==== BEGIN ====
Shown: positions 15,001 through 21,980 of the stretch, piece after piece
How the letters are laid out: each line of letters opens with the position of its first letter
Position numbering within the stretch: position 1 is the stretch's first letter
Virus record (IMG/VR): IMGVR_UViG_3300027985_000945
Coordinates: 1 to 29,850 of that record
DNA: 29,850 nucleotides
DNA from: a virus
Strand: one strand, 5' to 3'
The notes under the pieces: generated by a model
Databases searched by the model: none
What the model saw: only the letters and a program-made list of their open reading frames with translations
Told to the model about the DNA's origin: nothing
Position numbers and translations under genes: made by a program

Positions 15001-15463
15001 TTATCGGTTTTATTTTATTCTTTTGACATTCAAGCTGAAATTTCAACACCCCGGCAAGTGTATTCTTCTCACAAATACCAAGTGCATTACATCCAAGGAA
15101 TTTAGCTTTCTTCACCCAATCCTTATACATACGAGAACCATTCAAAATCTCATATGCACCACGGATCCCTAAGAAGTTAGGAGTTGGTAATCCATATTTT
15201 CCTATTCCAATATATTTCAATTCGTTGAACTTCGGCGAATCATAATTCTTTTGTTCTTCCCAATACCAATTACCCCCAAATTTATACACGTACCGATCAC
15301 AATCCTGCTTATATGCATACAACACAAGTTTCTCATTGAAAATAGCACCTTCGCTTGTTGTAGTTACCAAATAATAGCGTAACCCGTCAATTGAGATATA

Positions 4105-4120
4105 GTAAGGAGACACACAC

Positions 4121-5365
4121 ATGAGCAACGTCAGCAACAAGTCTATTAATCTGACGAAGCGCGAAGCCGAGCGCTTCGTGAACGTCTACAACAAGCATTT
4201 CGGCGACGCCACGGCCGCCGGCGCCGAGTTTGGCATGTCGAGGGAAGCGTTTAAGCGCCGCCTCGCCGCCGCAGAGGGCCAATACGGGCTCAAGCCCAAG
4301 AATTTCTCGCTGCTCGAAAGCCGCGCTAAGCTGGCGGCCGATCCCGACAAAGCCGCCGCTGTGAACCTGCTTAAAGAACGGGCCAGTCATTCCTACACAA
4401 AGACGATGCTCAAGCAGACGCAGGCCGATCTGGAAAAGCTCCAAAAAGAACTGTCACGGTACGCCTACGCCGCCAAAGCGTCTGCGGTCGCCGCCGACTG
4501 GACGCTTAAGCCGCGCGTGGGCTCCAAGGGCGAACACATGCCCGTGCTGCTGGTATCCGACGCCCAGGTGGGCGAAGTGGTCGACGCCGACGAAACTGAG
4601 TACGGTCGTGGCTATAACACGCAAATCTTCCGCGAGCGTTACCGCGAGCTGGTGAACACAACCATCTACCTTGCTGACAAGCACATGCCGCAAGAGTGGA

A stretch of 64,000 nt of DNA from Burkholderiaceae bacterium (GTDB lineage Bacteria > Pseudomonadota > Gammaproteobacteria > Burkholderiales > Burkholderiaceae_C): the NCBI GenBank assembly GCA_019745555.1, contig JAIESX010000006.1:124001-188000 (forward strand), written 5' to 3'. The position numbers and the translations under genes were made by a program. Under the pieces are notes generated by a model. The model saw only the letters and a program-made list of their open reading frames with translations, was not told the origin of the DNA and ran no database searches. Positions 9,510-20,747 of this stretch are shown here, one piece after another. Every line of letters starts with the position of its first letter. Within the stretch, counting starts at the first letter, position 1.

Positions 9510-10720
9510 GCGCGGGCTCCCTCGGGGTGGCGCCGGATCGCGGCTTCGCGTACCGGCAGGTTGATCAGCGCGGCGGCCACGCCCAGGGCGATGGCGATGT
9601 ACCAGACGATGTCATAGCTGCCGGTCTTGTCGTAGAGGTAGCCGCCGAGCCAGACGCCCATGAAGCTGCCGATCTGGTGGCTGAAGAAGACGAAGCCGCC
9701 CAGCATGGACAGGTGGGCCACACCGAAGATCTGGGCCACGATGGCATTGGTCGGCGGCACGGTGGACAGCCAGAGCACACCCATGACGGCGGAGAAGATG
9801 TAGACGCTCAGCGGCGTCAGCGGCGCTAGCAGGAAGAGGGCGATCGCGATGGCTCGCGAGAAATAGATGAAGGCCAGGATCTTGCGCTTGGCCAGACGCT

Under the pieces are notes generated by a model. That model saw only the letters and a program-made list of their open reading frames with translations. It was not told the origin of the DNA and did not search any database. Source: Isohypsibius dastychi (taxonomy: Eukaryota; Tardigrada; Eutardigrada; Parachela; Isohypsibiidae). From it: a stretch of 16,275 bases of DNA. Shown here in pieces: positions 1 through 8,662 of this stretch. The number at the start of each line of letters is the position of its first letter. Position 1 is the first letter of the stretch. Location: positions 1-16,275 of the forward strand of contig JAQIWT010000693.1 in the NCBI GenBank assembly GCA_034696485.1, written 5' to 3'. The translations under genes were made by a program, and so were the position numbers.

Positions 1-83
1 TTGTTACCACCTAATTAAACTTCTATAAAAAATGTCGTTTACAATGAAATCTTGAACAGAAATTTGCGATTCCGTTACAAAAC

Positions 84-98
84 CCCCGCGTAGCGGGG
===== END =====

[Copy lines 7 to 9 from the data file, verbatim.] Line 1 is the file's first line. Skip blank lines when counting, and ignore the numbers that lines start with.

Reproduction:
DNA from: a virus
Strand: one strand, 5' to 3'
The notes under the pieces: generated by a model